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Volunteer Florida’s 7th annual Suits for Session service project collected a ton of professional attire — make that almost 2 tons — for jobseekers statewide.
After collecting clothing and accessories from Tallahassee state agencies, the effort culminated with a day of donations in and around the Capitol on Feb. 23. The final tally was 5,144 items weighing in at 3,850 pounds.
“Thanks to Gov. Ron. DeSantis‘ leadership, Florida businesses are hiring, but there are members of our communities who need that one boost, or that one suit, to help them gain the confidence to seize those job opportunities,” said Volunteer Florida CEO Corey Simon. “Volunteer Florida is exceedingly proud to engage our state agency and legislative partners each year in service to our fellow Floridians striving to join the workforce.”
Slayter Bayliss, a partner at The Advocacy Group at Cardenas Partners, donates to the drive annually, dropping off six suits in the Capitol rotunda this year. He recalls wearing hand-me-down suits from his father at the beginning of his career.
“I think we’ve all been in a situation where you show up at an event, and you’re not properly dressed,” he said. A suit or dress allows “job seekers the opportunity to dress like a CEO while interviewing for an entry-level job …. I hope people who get these suits are proud to put them on, and I hope they make them feel just a little bit better when they walk into the interview.”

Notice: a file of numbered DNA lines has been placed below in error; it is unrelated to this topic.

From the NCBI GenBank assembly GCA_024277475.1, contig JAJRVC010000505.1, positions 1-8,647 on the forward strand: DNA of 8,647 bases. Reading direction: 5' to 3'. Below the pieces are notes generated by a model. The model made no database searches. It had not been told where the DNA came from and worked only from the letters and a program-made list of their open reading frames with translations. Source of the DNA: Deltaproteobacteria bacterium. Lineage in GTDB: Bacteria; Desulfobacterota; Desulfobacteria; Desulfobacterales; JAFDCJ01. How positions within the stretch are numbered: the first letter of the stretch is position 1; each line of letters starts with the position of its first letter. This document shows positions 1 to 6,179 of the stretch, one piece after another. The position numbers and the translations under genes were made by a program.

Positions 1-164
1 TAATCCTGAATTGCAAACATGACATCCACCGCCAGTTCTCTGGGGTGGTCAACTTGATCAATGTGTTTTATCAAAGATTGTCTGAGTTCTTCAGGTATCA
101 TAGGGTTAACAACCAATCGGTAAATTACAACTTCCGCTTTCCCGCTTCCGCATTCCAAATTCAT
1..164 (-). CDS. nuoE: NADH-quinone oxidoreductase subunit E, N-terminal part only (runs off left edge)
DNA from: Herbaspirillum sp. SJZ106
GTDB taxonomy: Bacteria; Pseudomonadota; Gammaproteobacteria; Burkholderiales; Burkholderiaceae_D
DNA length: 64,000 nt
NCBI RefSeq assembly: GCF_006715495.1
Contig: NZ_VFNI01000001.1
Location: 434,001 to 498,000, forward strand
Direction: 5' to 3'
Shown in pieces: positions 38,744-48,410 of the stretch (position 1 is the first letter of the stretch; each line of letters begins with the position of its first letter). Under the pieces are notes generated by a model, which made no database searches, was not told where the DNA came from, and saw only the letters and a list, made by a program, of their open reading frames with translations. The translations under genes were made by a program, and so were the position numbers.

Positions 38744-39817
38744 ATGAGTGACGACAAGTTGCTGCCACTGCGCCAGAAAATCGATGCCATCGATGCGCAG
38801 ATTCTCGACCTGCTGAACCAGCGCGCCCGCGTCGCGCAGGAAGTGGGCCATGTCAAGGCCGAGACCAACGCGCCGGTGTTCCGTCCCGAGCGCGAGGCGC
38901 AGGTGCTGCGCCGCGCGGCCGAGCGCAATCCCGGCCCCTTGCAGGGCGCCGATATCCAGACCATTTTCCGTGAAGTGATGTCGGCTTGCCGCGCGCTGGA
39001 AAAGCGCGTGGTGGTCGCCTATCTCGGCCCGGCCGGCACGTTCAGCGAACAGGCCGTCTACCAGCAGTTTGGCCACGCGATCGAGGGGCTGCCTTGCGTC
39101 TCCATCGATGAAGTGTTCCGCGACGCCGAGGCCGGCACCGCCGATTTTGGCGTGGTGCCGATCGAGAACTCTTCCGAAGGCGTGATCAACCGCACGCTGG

AMIkids Panama City Marine Institute is one of this year’s recipients. Ron Boyce, executive director of the nonprofit that helps young adults in Florida’s county jails prepare to return to their communities, said that’s just what his organization hopes too.
“We often have an employer lined up to interview them within days of their release, and having a suit to wear to that interview would be a fantastic boost to their confidence,” he said. “We are letting these young people know that our state leaders care enough about them to, literally, give them the clothes off their back so they can have a leg-up in life.”
Other nonprofits throughout the state receiving donations this year include Bridges International and CareerSource Gulf Coast.
Coming up, the usual assortment of news, intel, and observations from the week that was in Florida’s capital city by Peter Schorsch, Drew Wilson, Renzo Downey, Jason Delgado, Christine Jordan Sexton, Tristan Wood and the staff of Florida Politics.
The “Takeaway 5” — the Top 5 stories from the week that was: